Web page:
Do we know the God-sized hole in us nothing but God can fill? Do we realize that the big rocks for followers of Christ have to include things like daily time connecting with God, the constant who always is present. We need priorities around things like prayer, the reading of scripture and creation and all of life to hear God speaking to us through it all. Conversation with others about our faith and what God seems to be up to in our lives. Thought about who God really is to us each day, and why we love the One creating, redeeming, and sustaining our lives every day more and more. If we don’t have enough time because of the hustle and bustle of children or aging parents or demanding jobs, maybe it’s time to figure out a new way to integrate God in somehow with the other priorities that mean so much. I mean, children are naturals at wonder – ask any parent of a two or three-year-old. All they want to know is why? We can see those as conversations about our marvelous Creator. Ask an aging parent or spouse or friend about what is sustaining them. Then listen carefully for the God-tracings all over their lives. Even if they don’t use words like Jesus or God or Holy Spirit, that doesn’t mean that’s not what really is beneath, holding it all. Demanding jobs – paid and unpaid – can be experiences for us to ask God what life-lessons we are supposed to be gaining from the co-worker who seems to push all our buttons, or the boss who keeps piling on more. If we feel we can’t put God in as the first big rock – though that’s exactly what Jesus is saying, and is really the only big rock that ever will be a constant no matter what comes in life or in death. But if we’re not ready honestly to assign God as our first big rock – maybe we can at least make God one of the top 2-3s. Truly – not just in some passing fancy of: o, I attend worship every now and again, except for in the summer when it seems I deserve a break.

Supposedly September is the best time to make New Year resolutions; so August ought to be a time to reflect upon priorities – our big rocks. Those things in our lives that we want and in fact need to put first. Jesus stated it frankly: “The nations of the world strive after the wrong big rocks. As for you, strive instead for God and God’s kingdom” (paraphrase, Luke 12:30-31).

In the quiet of this time, review the lists of your big rocks. If you feel you need to edit, either crossing one out or adding another, do so now. Then in the quiet, lift your big rocks to the One who holds it all.

(SILENCE)

In the name of the life-giving Father, the life-redeeming Son, and the life-sustaining Spirit, Amen.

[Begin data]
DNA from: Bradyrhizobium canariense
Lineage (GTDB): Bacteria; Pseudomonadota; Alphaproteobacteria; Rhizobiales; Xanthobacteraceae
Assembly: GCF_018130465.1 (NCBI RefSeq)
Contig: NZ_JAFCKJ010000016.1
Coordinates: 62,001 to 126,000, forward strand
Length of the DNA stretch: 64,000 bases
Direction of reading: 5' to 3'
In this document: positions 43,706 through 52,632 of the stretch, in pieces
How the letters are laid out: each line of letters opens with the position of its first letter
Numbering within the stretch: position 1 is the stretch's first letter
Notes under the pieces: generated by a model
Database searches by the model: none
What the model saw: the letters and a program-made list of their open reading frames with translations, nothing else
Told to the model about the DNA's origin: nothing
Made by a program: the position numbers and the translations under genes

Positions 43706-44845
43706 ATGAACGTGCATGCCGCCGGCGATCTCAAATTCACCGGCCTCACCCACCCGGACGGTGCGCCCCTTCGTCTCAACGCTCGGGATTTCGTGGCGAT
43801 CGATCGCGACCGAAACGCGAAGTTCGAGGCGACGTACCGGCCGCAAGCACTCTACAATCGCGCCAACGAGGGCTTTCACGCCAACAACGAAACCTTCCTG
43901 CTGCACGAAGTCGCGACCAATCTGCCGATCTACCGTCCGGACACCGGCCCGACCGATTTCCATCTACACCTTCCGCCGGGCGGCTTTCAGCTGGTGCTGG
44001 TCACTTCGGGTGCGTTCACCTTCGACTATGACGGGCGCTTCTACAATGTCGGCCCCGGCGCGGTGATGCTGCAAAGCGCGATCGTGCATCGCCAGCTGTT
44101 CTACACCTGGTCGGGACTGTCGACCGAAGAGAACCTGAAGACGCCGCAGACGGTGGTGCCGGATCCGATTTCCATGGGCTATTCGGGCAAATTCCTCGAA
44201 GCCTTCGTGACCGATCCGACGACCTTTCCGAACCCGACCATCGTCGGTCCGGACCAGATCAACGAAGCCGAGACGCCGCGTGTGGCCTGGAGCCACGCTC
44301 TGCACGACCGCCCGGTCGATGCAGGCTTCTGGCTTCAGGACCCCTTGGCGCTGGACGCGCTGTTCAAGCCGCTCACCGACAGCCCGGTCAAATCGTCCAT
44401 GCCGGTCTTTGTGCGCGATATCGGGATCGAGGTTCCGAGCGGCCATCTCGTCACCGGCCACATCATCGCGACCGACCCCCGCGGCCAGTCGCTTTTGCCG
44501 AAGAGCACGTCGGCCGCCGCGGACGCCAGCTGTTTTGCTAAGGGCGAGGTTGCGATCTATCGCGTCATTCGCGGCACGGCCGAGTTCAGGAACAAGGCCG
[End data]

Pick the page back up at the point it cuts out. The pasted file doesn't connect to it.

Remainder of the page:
© Copyright JMN – 2019 (All rights reserved.)

The Metrics of Success

A Sermon for 4 August 2019 – 8th Sunday after Pentecost

A reading from the gospel of Luke 12:13-21. Listen for God’s word to us.

“Someone in the crowd said to Jesus, “Teacher, tell my brother to divide the family inheritance with me.” 14 But Jesus said to him, “Friend, who set me to be a judge or arbitrator over you?” 15 And Jesus said to them, “Take care! Be on your guard against all kinds of greed; for one’s life does not consist in the abundance of possessions.” 16 Then he told them a parable: “The land of a rich man produced abundantly. 17 And he thought to himself, ‘What should I do, for I have no place to store my crops?’ 18 Then the man said, ‘I will do this: I will pull down my barns and build larger ones, and there I will store all my grain and my goods. 19 And I will say to my soul, ‘Soul, you have ample goods laid up for many years; relax, eat, drink, be merry.’ 20 But God said to him, ‘You fool! This very night your life is being demanded of you. And the things you have prepared, whose will they be?’ 21 So it is with those who store up treasures for themselves but are not rich toward God.’”

This is the word of God for the people of God. Thanks be to God!

 

There’s a short video out there by the motivational speaker Jay Shetty. It’s called “If you Feel Pressure, Watch This.” A perfect reminder as children, parents, and teachers get ready to go back to school in these next weeks. In the video, a noisy bunch of young teens race into an auditorium for an assembly in a Secondary School in England. All dressed in their school’s upscale uniform, a sea of multi-colored faces follow the leader’s directions to settle down. Someone who looks like a strict headmistress launches into a reminder that the students are about to begin their exams. She says: “These exams are going to define you. The grades you get are going to determine which sixth form (high school), which university, and which job you will be able to get into. These exams are exceedingly important and I want you to take them seriously” (Episode 144, https://jayshetty.me/videos/). As she speaks, the students’ faces grow a little anxious. One girl sits biting her nails. Another’s face shows apprehension. The headmistress continues: “These exams will determine what you become in life” (Ibid.).

Over in the corner, an out-of-place man casually raises his hand. He heads to the stage to begin reading a letter written by a principal in Singapore. He says he wants their teachers, their parents, and the students to hear it. “Dear Parents,” the letter begins. “The exams of your children are to start soon. I know you’re really anxious for your child to do well. But please do remember, amongst the students who will be sitting for their exams there’s an artist who doesn’t need to understand math. There’s an entrepreneur who doesn’t care about history or English literature. There’s a musician whose chemistry marks won’t matter” (Ibid.). The faces of the students lighten. Some even begin to nod their heads in agreement. The letter continues: “There’s a sports person whose physical fitness is more important than their grade in physics. If your child does get top marks, that’s great. But if he or she doesn’t, please don’t take away their self-confidence and their dignity from them. Tell them it’s OK, it’s just an exam. They are cut out for much bigger things in life” (Ibid.) Now if you really value education, you may be taking issue with the message of this video. But as it came to me from a parent of a teen who is struggle with a learning disability, I’m grateful it’s out there.